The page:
Occupation: Bank employee
Rank: Staff Sergeant
Born 1 August 1890 in Ikamatua.
Son of William Craven and Sara Mirfin (nee Walker). One of eight children, seven boys and one girl. He attended Little Grey School then Nelson Boys College from 1903 to 1906.
On leaving school, Melville began his working life at the Bank of New South Wales in Greymouth.
In 1914 Melville transferred to Palmerston North and this was his address up to enlisting.
He belonged to the Ambulance Corps which meant he was put straight into the Medical Corps.
Four boys of the family served in World War 1; Ashton, Stanley, George and Melville.
Melville commenced duty on 11 August as a Private and was attached to the New Zealand Army Medical Corps. He sailed for Samoa on 15 August on the Moeraki. While in Samoa he became ill with Dengue fever and spent a short period of time in the hospital.
Melville returned from Samoa on 7 April and re-enlisted on arriving back in Wellington.
He embarked on 21 May from Wellington for Egypt. He was attached to the No. 1 Stationary Hospital.
In December Melville was given special mention for gallant behaviour on 23 October when HM Transport Marquette was sunk by a German submarine torpedo. In all, 167 troops and crew died in this incident. Melville dived into the rapidly sinking ship to assist the patients from the sick bay to the main deck. After the ship sank he continued to assist people in the water and to get them into lifeboats.
Melville was appointed corporal in April. He embarked on the Dover Castle on 2 June at Alexandria and disembarked at Le Havre on 13 June.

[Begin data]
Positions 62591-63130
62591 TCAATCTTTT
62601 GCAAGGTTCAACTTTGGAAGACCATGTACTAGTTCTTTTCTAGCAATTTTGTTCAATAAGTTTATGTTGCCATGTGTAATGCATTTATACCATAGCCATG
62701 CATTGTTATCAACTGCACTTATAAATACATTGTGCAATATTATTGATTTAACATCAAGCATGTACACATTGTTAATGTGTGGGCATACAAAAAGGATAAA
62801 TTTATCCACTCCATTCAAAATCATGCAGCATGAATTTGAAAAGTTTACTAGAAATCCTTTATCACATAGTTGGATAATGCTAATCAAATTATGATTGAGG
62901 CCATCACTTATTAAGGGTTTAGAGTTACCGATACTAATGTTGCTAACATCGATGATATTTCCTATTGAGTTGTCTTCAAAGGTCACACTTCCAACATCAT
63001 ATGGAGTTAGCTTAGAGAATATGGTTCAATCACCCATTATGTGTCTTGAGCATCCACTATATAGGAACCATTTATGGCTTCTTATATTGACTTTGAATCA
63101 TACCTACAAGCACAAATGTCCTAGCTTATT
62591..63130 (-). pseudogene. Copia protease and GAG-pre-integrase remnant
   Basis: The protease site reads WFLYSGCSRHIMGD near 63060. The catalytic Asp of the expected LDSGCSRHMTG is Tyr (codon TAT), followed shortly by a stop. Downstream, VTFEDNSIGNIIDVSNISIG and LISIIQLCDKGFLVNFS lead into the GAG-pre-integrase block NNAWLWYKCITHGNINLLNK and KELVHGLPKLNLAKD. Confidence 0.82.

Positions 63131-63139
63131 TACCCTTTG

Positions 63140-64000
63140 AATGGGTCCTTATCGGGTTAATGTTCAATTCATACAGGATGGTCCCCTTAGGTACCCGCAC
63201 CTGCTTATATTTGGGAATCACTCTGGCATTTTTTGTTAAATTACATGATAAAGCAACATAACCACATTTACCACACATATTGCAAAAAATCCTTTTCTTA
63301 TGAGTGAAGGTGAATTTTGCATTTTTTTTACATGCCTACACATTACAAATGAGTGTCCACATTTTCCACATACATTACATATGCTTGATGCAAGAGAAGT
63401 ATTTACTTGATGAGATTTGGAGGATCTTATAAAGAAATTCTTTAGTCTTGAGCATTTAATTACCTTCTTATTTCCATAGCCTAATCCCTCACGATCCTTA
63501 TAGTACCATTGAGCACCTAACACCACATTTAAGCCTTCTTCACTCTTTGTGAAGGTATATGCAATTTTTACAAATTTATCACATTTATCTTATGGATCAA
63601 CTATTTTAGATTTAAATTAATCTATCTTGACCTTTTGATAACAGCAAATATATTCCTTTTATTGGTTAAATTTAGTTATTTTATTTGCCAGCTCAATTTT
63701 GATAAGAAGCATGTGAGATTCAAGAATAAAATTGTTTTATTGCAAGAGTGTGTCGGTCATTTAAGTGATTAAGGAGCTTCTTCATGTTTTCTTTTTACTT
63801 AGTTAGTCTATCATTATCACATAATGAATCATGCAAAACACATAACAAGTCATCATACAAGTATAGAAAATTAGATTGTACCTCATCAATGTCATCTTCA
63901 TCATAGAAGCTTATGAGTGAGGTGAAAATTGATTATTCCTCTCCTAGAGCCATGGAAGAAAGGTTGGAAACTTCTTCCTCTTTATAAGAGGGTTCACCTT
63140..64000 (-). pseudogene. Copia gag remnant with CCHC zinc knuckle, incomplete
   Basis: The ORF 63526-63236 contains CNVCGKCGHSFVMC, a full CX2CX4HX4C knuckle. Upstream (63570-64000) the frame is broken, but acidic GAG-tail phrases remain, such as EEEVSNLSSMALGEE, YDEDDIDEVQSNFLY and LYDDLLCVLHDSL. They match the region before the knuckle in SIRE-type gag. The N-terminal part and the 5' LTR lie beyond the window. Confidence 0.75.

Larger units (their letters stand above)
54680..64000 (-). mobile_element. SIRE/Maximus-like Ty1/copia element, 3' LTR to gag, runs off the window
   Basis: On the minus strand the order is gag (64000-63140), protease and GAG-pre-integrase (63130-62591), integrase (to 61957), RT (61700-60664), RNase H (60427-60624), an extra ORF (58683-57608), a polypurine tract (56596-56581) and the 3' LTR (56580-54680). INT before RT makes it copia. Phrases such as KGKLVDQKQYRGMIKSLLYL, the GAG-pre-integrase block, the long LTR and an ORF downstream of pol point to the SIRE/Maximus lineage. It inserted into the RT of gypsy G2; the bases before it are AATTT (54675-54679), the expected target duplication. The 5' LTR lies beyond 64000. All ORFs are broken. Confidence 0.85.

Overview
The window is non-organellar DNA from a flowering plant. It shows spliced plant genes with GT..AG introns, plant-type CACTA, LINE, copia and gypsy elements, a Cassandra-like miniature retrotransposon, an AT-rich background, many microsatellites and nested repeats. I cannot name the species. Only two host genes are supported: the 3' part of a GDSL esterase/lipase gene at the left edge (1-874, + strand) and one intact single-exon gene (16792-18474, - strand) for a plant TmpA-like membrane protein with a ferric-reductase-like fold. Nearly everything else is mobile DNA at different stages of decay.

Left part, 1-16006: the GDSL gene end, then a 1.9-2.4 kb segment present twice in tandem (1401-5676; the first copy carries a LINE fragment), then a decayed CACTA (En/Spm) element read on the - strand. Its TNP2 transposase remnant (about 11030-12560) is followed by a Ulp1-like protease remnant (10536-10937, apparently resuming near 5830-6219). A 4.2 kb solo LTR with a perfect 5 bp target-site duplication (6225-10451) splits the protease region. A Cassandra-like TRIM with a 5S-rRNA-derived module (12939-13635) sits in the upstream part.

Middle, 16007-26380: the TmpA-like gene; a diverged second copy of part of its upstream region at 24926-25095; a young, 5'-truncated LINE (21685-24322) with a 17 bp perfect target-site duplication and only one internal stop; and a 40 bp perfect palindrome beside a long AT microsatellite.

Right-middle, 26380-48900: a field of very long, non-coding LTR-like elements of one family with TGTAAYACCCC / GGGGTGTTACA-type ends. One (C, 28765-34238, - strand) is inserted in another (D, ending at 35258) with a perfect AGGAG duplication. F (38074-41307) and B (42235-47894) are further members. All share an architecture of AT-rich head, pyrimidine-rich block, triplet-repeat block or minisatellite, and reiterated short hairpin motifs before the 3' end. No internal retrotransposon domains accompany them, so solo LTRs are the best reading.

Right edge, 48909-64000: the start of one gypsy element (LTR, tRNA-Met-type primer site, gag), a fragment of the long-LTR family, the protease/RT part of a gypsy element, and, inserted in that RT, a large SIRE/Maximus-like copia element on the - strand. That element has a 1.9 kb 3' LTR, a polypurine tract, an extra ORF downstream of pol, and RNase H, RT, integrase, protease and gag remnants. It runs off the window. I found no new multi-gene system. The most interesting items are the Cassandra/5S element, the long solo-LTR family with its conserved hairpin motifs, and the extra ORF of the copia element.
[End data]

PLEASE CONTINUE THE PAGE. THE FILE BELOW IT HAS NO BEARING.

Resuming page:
In May he was appointed as Temporary Sergeant. At this time Melville was stationed in Amiens, France. In November he was promoted to Sergeant.
Melville was admitted to hospital once in 1917, for a period of 22 days. Once discharged he returned to his unit.
In June Melville spent time back in hospital with influenza and then had a short period of leave in France for 14 days in November. He was promoted to Staff Sergeant in December. The same month he had leave in England. Melville spent the rest of the war at various Stationary Hospitals in France.
At the end of the war Melville spent time in various administration jobs in London.
Melville sailed back to New Zealand and was discharged on 18 October.
Melville was one of four brothers who served in World War 1, with all four surviving.
Melville received a certificate from the King and signed by Winston Churchill as recognition of his actions during the war.
After the war Melville stayed in the same profession as a bank officer for the Bank of New South Wales but moved around with a few transfers. In 1931 Melville married Myrtle McKay.
Melville died in Christchurch on 25 November 1976 and Myrtle died in 1992.